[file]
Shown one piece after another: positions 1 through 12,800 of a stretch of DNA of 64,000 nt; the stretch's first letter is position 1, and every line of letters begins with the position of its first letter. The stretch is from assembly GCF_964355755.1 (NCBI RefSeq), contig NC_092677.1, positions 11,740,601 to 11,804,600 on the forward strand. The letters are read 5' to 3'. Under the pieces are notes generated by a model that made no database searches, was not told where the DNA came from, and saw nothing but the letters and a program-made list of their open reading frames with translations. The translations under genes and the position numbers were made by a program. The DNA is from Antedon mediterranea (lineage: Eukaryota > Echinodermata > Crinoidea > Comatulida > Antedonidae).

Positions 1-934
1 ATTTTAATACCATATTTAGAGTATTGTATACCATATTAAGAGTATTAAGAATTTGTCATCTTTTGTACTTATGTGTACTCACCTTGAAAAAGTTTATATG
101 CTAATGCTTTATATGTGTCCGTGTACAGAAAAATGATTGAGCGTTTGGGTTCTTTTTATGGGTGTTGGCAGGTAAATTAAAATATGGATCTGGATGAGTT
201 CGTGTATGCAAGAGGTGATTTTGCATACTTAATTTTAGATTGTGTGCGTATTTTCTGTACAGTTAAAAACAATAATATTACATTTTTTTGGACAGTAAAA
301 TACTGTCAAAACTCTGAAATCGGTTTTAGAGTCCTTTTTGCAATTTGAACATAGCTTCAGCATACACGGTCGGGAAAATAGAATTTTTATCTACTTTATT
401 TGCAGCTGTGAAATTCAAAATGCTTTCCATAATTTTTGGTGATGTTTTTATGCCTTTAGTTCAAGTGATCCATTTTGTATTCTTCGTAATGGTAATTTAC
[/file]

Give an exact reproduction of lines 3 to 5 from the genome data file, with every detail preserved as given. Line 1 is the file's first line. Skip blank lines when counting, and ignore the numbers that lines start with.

1 ATTTTAATACCATATTTAGAGTATTGTATACCATATTAAGAGTATTAAGAATTTGTCATCTTTTGTACTTATGTGTACTCACCTTGAAAAAGTTTATATG
101 CTAATGCTTTATATGTGTCCGTGTACAGAAAAATGATTGAGCGTTTGGGTTCTTTTTATGGGTGTTGGCAGGTAAATTAAAATATGGATCTGGATGAGTT
201 CGTGTATGCAAGAGGTGATTTTGCATACTTAATTTTAGATTGTGTGCGTATTTTCTGTACAGTTAAAAACAATAATATTACATTTTTTTGGACAGTAAAA